Microsoft embraces its inner penguin as sudo sneaks into Windows 11

Linux users have enjoyed such functionality for decades

Microsoft has accidentally announced the arrival of sudo in Windows, bringing to an end fervent industry chatter about the tool emerging in the company's flagship operating system.

According to the now-deleted post, the component is due to arrive in the Canary Channel of the Windows 11 Insider program. The build number mentioned was 26052 – at the time of writing, the current public build is 26040.

Sudo (superuser do) has long been a powerful administrative tool for Unix-like operating systems. At its core, it allows one user to run programs with the security privileges of another, usually an administrator.

Windows has long had the option to Run As Administrator, yet sudo permits a little more finesse compared to firing up an elevated console session. Instead, a user can choose to elevate an individual command.

The project, which Microsoft intends to make available as open source on GitHub, can be enabled through either the Windows settings page or the command line.

Three options are available: running commands in a new, elevated console window, which works in a similar way to the existing RunAs command and, according to Microsoft, will be the default behavior. The next option is Input Closed, where the elevated process will run in the current window but won't accept any user input. The final option, which will be most familiar to users of other operating systems, is Inline, where the elevated process will be able to take input from the current window.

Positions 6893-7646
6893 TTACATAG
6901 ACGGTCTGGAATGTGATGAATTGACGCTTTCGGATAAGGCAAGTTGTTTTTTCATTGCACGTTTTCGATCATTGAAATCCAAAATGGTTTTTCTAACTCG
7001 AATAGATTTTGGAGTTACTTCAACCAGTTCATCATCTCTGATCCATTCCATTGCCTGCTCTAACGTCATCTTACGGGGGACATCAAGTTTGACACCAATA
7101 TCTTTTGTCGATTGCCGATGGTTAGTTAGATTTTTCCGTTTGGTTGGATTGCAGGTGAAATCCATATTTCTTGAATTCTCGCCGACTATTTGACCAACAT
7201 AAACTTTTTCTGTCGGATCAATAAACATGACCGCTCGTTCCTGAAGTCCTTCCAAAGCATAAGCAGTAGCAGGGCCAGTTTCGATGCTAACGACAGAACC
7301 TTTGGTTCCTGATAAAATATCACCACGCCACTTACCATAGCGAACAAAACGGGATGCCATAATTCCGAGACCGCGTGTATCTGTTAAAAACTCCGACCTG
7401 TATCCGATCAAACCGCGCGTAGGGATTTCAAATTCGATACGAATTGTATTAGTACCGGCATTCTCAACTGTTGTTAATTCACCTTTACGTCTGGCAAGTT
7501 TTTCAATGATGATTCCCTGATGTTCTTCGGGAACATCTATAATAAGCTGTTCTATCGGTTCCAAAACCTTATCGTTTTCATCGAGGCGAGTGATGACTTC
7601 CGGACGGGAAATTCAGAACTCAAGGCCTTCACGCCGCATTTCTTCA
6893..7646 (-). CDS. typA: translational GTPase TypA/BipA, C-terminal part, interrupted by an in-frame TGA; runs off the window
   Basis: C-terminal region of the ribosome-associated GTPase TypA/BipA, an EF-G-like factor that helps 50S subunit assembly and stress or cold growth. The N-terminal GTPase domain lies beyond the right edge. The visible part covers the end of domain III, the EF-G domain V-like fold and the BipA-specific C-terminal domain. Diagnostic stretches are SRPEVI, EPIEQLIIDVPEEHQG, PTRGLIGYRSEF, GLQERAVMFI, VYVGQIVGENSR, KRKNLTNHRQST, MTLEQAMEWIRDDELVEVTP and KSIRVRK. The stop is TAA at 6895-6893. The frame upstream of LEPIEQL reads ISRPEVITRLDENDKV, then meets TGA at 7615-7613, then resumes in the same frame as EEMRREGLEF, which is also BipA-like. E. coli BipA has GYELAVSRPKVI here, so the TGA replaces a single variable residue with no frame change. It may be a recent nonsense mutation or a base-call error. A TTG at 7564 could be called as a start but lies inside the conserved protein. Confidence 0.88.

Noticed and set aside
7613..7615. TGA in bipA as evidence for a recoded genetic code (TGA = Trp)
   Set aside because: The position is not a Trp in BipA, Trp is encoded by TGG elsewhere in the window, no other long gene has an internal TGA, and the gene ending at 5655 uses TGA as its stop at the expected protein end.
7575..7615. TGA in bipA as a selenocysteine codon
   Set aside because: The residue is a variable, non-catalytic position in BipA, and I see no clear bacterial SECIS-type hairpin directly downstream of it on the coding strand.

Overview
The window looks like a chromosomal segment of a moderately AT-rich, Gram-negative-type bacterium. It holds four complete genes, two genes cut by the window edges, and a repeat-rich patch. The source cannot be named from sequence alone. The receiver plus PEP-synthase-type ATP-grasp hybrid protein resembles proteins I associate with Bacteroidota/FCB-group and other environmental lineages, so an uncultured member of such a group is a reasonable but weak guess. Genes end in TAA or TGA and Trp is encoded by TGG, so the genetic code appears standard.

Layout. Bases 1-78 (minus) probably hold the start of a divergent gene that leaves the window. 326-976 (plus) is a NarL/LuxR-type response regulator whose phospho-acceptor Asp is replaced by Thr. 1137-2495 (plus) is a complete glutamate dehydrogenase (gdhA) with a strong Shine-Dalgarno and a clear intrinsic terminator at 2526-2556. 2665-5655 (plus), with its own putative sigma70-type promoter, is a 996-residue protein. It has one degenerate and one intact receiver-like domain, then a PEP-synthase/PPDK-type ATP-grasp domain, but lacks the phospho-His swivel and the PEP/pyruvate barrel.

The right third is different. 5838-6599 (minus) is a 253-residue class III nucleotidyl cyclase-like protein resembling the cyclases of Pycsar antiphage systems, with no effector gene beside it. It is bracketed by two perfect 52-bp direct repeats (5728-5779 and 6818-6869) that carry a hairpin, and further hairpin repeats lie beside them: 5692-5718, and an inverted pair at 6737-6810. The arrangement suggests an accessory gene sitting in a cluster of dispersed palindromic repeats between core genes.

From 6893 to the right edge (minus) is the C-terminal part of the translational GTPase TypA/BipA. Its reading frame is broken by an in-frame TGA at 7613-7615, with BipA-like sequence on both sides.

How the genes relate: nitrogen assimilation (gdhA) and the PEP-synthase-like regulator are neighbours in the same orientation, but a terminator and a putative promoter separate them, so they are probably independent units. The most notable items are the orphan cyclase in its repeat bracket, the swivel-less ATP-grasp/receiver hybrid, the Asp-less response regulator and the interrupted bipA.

A UAC dialog will also pop up, asking for confirmation of the elevation.

Hints that sudo was on the way turned up at the end of last month, but last night's post was the first official confirmation from Microsoft that the tool was headed into Windows 11.

Microsoft pulled the blog post shortly after publication - maybe it broke its own embargo? We can speculate about the reasons for doing so but have asked Microsoft to confirm.

Nevertheless, the sudo update will be welcomed by users familiar with its presence in Linux and macOS, even though administrators have had alternatives over the years. Microsoft called out one, gsudo, which has a number of extra features and configurations over and above this upcoming implementation.

Microsoft uses its Insider program to try out features that may never make it into production code. However, if implemented well, finally introducing sudo-like functionality in Windows will quickly win over administrators. ®

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